A church member is terminally ill and the church would like to start a fund drive to help the family. If the checks are written out to the church with the understanding that the money will go to the family, does that contribution qualify as a deductible contribution? (Obviously, any payments made directly to the family do not qualify.)

asked 30 Apr '10, 16:47

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Tom
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Found this in Pub 526:

You cannot deduct contributions to specific individuals, including the following.

...

  • Contributions to individuals who are needy or worthy. This includes contributions to a qualified organization if you indicate that your contribution is for a specific person. But you can deduct a contribution that you give to a qualified organization that in turn helps needy or worthy individuals if you do not indicate that your contribution is for a specific person.

Example. You can deduct contributions for flood relief, hurricane relief, or other disaster relief to a qualified organization. However, you cannot deduct contributions earmarked for relief of a particular individual or family.

By my reading, if the Church establishes a fund to help a particular family, then an individual who designates a particular donation to be for that fund has made a non-deductible contribution.

Tom

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answered 02 May '10, 11:40

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Tom
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Makes sense :). But most churches have the discretionary or benevolence fund to assist them. Since churches have audits, I am assuming that they all set these up all the time at least the churches I worked for did :)

(02 May '10, 15:55) SandySea

In my experience, payments need to be made to a general fund in order for the donations to be deductible. Any gifts that are solely for the benefit of a specific individual are generally held to be non-deductible.

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answered 30 Apr '10, 17:10

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Jayson Wiser
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If you restict who gets the contribution it is not allowable.

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answered 30 Apr '10, 22:11

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Toni McIntyr...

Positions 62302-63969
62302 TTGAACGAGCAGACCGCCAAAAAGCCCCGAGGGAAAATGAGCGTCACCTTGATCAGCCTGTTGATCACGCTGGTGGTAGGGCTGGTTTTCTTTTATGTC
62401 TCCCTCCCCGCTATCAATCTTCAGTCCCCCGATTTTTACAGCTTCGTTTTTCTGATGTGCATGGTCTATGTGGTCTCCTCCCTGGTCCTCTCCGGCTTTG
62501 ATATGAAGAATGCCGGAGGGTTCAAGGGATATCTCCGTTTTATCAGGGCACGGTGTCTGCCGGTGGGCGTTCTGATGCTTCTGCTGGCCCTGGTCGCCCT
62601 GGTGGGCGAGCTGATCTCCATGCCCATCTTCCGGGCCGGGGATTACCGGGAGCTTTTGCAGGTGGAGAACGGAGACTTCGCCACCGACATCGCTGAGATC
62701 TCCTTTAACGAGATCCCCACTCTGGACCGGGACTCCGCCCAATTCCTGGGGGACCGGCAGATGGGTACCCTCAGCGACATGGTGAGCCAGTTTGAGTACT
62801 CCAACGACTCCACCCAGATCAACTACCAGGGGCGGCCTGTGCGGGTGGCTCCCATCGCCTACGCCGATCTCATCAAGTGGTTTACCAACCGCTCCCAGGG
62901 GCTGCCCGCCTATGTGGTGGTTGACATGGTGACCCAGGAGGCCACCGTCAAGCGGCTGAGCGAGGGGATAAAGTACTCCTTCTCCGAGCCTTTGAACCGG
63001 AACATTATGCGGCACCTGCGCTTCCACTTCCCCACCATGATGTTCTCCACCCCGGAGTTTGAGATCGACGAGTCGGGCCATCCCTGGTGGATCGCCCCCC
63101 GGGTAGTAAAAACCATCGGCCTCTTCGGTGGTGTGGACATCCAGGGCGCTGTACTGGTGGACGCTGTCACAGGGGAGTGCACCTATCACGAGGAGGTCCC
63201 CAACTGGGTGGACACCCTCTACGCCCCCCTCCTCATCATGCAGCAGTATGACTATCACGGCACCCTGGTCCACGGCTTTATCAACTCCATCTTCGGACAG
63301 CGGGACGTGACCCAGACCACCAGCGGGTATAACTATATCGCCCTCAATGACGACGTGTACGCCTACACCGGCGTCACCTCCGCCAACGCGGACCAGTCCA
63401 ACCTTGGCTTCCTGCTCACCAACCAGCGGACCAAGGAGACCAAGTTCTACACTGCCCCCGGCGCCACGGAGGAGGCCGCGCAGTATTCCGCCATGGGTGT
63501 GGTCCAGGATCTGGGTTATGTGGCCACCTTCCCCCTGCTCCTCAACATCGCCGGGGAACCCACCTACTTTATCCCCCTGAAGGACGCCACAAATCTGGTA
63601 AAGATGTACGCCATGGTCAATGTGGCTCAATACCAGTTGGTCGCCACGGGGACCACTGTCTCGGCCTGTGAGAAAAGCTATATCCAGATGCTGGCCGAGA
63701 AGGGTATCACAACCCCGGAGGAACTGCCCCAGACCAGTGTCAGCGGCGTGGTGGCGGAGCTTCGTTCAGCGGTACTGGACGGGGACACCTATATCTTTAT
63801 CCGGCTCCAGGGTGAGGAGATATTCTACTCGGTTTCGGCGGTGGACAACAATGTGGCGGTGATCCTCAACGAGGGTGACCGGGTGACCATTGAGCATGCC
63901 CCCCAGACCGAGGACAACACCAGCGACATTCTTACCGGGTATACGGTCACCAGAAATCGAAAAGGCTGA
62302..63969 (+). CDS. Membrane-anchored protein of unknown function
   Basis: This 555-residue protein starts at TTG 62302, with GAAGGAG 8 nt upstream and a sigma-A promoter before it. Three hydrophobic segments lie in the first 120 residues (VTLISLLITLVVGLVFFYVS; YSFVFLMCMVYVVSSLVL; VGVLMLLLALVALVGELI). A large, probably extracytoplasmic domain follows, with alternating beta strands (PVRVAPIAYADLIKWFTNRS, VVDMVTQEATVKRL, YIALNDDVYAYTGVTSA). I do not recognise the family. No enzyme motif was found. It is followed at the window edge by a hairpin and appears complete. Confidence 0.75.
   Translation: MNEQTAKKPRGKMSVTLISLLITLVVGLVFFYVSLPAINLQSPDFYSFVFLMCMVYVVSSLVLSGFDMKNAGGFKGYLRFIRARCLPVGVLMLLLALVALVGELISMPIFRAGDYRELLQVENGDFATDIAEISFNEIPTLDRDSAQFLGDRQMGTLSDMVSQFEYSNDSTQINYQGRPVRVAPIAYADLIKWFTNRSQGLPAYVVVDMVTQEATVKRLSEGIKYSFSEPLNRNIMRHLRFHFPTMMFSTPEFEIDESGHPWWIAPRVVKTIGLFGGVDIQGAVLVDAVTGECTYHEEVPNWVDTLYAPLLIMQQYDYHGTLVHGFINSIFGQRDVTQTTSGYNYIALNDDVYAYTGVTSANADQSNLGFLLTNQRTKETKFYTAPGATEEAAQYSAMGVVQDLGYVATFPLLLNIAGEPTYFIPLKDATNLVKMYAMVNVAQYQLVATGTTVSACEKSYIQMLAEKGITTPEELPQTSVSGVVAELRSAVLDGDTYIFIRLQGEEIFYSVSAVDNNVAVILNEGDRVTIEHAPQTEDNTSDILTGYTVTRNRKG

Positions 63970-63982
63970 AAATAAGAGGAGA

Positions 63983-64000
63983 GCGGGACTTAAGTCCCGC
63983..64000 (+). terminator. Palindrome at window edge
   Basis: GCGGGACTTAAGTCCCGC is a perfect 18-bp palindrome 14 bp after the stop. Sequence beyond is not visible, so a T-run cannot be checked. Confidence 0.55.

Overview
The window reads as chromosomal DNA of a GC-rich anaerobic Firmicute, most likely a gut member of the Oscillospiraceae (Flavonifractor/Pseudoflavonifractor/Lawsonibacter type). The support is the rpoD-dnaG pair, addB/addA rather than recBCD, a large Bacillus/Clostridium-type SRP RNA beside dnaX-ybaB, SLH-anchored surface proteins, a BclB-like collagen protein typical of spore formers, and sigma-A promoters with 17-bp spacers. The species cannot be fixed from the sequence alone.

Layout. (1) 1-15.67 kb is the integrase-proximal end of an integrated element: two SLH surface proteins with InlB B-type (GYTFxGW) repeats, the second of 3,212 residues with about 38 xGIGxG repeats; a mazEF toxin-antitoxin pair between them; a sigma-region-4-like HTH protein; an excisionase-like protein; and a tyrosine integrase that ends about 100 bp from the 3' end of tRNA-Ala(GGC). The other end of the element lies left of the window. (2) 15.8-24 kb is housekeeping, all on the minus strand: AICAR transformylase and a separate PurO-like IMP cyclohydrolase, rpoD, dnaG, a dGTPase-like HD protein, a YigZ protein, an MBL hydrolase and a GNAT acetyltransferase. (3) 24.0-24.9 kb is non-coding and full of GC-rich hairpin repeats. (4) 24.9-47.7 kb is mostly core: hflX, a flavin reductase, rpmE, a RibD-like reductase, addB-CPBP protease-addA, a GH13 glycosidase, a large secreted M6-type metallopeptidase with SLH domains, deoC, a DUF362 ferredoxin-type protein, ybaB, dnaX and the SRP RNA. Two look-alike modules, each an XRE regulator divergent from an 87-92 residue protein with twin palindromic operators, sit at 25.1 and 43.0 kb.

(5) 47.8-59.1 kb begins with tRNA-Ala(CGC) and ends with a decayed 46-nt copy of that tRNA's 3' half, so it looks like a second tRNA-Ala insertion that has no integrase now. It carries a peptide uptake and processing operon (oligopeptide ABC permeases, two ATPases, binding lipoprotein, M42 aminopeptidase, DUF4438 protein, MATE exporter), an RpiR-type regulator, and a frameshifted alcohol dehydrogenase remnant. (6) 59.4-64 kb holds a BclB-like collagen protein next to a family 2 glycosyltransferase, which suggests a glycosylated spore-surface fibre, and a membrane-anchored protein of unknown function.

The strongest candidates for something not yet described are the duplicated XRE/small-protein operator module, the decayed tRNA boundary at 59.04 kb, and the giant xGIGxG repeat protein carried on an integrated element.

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Correct Toni; but only if the donor sets the restrictions. There are many temp funds which indicate "pastors discretionary" and the fund is temp restricted for benevolence. A benevolence fund is one in which is restricted for those in need and at the pastor's discretion can determine that need.
I was chief accountant and worked in audits for several churches. All donations (unless of course you indicate EXACTLY how the funds are distributed) are deductible on the contribution statement. Take for instance Haiti relief....still deductible if the US church is sending money to Haiti :)

(01 May '10, 17:42) SandySea

There are (3) different funds that fund accounting uses: General, Temporarily Restricted and Permanently Restricted.

So, yes if the money is paid to the church and they have a temp restricted fund, then the income goes to them and is deductible to the donor. For a perm fund, the restrictions are placed on the monies, any interest could be used, but is restricted permanently for use by the church.

This is fine and the church can pay out of the fund any monies donated. Much like a pastor's honorarium that is restricted as well :)

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answered 30 Apr '10, 18:56

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Would it work to set up a fund for families of terminally ill members of the church, without restricting it to any specific person or family? This seems to help with the tax problem, plus you can keep the fund going to add the families of any church members that become terminally ill in the future.

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answered 10 May '10, 02:43

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That seems like it would be reasonable to me.

(11 May '10, 19:03) Tom
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Asked: 30 Apr '10, 16:47

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Last updated: 10 May '10, 02:43